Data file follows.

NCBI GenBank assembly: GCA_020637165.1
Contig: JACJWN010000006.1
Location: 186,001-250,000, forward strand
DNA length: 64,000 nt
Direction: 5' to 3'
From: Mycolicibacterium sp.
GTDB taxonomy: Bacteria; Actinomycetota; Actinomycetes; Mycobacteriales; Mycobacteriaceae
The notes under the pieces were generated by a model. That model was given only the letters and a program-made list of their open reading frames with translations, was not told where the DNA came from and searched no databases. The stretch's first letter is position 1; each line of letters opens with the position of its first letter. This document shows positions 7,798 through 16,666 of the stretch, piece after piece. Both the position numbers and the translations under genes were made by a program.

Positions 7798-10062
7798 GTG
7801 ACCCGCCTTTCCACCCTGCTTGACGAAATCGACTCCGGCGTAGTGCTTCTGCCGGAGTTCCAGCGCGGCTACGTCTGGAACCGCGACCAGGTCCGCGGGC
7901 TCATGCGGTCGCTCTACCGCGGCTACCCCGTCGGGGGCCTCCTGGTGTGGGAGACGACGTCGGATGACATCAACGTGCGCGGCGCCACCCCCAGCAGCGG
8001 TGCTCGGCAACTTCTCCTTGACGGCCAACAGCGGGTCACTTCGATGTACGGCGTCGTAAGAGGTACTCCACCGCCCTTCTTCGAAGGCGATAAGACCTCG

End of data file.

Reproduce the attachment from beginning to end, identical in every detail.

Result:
NCBI GenBank assembly: GCA_020637165.1
Contig: JACJWN010000006.1
Location: 186,001-250,000, forward strand
DNA length: 64,000 nt
Direction: 5' to 3'
From: Mycolicibacterium sp.
GTDB taxonomy: Bacteria; Actinomycetota; Actinomycetes; Mycobacteriales; Mycobacteriaceae
The notes under the pieces were generated by a model. That model was given only the letters and a program-made list of their open reading frames with translations, was not told where the DNA came from and searched no databases. The stretch's first letter is position 1; each line of letters opens with the position of its first letter. This document shows positions 7,798 through 16,666 of the stretch, piece after piece. Both the position numbers and the translations under genes were made by a program.

Positions 7798-10062
7798 GTG
7801 ACCCGCCTTTCCACCCTGCTTGACGAAATCGACTCCGGCGTAGTGCTTCTGCCGGAGTTCCAGCGCGGCTACGTCTGGAACCGCGACCAGGTCCGCGGGC
7901 TCATGCGGTCGCTCTACCGCGGCTACCCCGTCGGGGGCCTCCTGGTGTGGGAGACGACGTCGGATGACATCAACGTGCGCGGCGCCACCCCCAGCAGCGG
8001 TGCTCGGCAACTTCTCCTTGACGGCCAACAGCGGGTCACTTCGATGTACGGCGTCGTAAGAGGTACTCCACCGCCCTTCTTCGAAGGCGATAAGACCTCG